In this exclusive interview with Pharmanews, President of the Pharmaceutical Association of Nigeria Students (PANS), Olabisi Onabanjo University (OOU), Ago-Iwoye, Ogun State, Ayo Olusegun Adekunle, bares his mind on the challenges that unified academic calendars pose to pharmacy education in Nigeria.
The Ondo State-born scholar also speaks on his foray into Pharmacy, PANS politics, as well as the achievements and aspirations of the incoming administration.
How did you decide for Pharmacy as a course of study?
During my O-Level, my dream course was Medicine initially because that was what I filled in for in JAMB. However, after I was denied admission by UNILORIN then, I decided to change the pendulum by deciding with my parents to study Pharmacy, because they also wanted me to do a medicine-related course. I wasn’t moved by passion to study Pharmacy; the goal was just to go to school and get educated, and I found myself here. But ever since I started Pharmacy, I have been very grateful to God for making me choose the course.
What are the challenges associated with studying Pharmacy in this country compared to other parts of the world?
There are many challenges associated with studying Pharmacy in this country, compared to other countries. One major area of concern is the complex academic calendar. I believe Pharmacy is a professional course that should be taught in a professional way but the case here in Nigeria is different. You see pharmacy schools operating same calendar with other non-professional courses. This leads to a hasty conclusion of the curriculum and making students sit for an examination in few weeks.
This really traumatises pharmacy students because there is a lot to cover but the rush, caused by a non-independent calendar, makes students unable to cope with the stress that comes with it, compared to our foreign counterparts.
What achievements have you recorded and what challenges have you encountered so far?
There have been quite a number of achievements that I have made during the course of my administration. The first is the capital project. I was able to provide learning aids that we had lacked for some time in the faculty. We got the public address system, a projector screen and a new set of ceiling fans to improve the ventilation of our lecture rooms.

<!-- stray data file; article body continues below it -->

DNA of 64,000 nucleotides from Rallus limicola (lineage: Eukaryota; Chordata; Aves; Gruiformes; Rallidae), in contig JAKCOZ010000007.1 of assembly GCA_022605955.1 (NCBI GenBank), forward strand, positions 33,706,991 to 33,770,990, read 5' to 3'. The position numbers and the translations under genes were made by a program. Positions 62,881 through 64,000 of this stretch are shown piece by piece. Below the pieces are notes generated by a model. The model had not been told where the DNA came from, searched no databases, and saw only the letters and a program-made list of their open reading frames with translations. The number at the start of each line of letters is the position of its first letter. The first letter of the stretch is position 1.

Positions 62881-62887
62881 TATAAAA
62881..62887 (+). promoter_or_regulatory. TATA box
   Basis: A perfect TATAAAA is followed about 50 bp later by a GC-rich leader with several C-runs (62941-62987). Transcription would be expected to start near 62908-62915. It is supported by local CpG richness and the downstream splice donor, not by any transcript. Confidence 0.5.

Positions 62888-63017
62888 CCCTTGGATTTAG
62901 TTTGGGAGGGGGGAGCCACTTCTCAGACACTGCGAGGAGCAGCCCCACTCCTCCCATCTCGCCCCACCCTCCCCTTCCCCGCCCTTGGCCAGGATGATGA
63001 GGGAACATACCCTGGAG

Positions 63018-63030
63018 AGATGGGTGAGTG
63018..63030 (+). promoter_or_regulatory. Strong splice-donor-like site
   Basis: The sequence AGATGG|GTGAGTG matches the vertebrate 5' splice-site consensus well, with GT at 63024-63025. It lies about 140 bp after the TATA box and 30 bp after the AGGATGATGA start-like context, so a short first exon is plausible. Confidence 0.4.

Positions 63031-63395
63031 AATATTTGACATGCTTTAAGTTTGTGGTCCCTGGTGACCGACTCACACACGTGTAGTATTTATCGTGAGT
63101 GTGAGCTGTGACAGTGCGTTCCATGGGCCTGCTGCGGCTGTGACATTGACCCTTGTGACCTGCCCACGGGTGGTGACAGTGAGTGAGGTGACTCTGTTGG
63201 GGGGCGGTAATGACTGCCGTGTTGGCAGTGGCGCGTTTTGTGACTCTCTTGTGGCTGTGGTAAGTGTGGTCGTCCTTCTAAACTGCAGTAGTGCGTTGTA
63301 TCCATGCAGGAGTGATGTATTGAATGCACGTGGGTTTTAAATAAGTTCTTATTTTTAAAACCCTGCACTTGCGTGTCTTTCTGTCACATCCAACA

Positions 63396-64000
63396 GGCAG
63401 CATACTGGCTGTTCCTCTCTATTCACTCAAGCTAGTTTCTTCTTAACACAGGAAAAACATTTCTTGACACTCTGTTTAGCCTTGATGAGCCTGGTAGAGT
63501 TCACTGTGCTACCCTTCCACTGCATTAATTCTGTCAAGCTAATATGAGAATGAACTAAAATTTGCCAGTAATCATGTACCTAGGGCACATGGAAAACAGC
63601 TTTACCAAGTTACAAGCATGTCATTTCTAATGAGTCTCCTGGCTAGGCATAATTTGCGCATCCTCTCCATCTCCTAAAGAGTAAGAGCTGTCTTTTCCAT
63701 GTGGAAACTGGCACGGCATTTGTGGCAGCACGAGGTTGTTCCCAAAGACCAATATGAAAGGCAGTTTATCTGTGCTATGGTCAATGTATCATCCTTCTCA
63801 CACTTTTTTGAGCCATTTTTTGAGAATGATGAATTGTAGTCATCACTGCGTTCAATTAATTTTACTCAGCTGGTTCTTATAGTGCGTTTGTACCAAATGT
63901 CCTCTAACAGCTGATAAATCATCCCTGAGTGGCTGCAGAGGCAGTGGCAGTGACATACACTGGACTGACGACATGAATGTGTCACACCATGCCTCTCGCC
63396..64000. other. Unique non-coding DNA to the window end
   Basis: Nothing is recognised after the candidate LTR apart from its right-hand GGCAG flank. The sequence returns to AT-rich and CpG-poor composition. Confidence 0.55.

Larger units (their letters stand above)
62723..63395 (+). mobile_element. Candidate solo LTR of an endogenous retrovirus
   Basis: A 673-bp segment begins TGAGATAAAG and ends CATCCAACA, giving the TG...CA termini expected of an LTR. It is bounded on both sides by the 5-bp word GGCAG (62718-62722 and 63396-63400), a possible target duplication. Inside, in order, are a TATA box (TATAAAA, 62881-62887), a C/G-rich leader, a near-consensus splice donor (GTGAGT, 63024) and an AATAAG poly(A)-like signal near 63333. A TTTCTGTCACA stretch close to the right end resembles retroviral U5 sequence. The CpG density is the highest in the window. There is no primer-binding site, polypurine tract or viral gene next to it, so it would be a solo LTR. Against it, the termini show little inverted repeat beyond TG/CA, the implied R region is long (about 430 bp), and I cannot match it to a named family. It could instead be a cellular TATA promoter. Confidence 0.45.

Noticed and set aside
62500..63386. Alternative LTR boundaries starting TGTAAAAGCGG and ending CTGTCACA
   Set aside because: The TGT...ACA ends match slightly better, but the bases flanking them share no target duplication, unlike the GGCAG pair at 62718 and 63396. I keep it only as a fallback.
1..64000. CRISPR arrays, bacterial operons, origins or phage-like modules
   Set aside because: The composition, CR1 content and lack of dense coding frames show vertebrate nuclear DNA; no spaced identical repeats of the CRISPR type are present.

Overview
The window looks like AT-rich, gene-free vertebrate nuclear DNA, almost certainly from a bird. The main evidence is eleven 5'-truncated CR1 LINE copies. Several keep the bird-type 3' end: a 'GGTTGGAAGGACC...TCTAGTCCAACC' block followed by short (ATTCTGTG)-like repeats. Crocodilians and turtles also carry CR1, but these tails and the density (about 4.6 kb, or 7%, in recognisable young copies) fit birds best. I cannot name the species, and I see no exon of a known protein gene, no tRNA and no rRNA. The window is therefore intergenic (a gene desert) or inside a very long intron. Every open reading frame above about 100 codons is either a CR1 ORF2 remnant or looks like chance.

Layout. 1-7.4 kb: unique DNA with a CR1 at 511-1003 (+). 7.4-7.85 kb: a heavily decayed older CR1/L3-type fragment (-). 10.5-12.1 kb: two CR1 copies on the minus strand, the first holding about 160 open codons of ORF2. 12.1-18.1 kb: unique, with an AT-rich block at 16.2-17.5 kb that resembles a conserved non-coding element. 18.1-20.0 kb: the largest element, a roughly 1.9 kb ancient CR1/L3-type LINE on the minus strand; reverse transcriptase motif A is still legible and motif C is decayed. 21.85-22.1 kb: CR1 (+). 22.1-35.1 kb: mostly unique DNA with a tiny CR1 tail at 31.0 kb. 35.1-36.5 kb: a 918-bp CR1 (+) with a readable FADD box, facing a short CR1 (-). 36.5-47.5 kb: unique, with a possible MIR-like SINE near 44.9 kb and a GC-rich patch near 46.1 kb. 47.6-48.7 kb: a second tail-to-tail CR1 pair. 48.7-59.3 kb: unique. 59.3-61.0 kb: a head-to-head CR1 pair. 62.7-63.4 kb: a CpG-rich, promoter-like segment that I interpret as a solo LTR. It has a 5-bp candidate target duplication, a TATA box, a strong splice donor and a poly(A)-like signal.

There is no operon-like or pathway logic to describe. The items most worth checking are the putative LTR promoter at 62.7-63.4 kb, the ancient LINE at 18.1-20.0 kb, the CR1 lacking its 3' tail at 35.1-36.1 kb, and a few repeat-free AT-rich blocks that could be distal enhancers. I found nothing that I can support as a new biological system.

Secondly, we organised industrial visitation to Emzor Pharmaceutical Industries; as well as participations in professional development programmes, online webinars, essay competition and lots more. So far, all of these have been achieved, despite the little time we had, as a result of the ASUU strike.
It should be tough combining studies with active involvement in other activities. How have you been coping?
There is a proverb that says “Uneasy lies the head that wears the crown.” The pressure on me as a visionary leader, coupled with my academics, has been very difficult. There are times that I will need to skip lectures to source for funds, alongside some of my executives. Coming back from there, I will have to read overnight to cover up for the lapses. And there is also the planning and execution of our events and all.
But God has been helping me with my tenacity; I have been able to balance leadership with academics ever since I was in 100 Level. So it’s now a part and parcel of me.
If you had the opportunity of changing some things about pharmacy education in OOU, what would they be?
The first thing I would do is to ensure the faculty creates more time to enable students to read and to get involved in other extra-curricular activities. I believe this is necessary for the total development and well-being of my colleagues.
There were speculations that high-handedness, anxiety, and fear were fuelling mass failures in pharmacy schools. How true is this speculation, and what is your reaction to it?
Well, I agree with this, because hardly can you see any pharmacy student that won’t be anxious or scared because of the workload and complex curriculum. This is one of the reasons why you see some pharmacy students underperforming. It’s not because they don’t read but the volume of materials to cover is too much within a limited time. I see this as a critical issue that the PCN should give priority to.
ASUU recently ended a prolonged strike action. Do you think the strike was a good decision?
The strike had its good and bad sides. The good side is the fight to bring a new face to the Nigerian educational system, which is on a verge of collapse; while the bad side is the negative impact that it has on the students In terms of extension of stay, mental health and the like. In my own opinion, the government should proffer a lasting solution to this national embarrassment called ASUU strike.
Where do you see PANS-OOU, by the time you will be leaving office?
I see PANS-OOU as one of the leading associations that will compete on a global scale. The evolvement of great minds amongst the students here will take PANS-OOU to the apogee of greatness.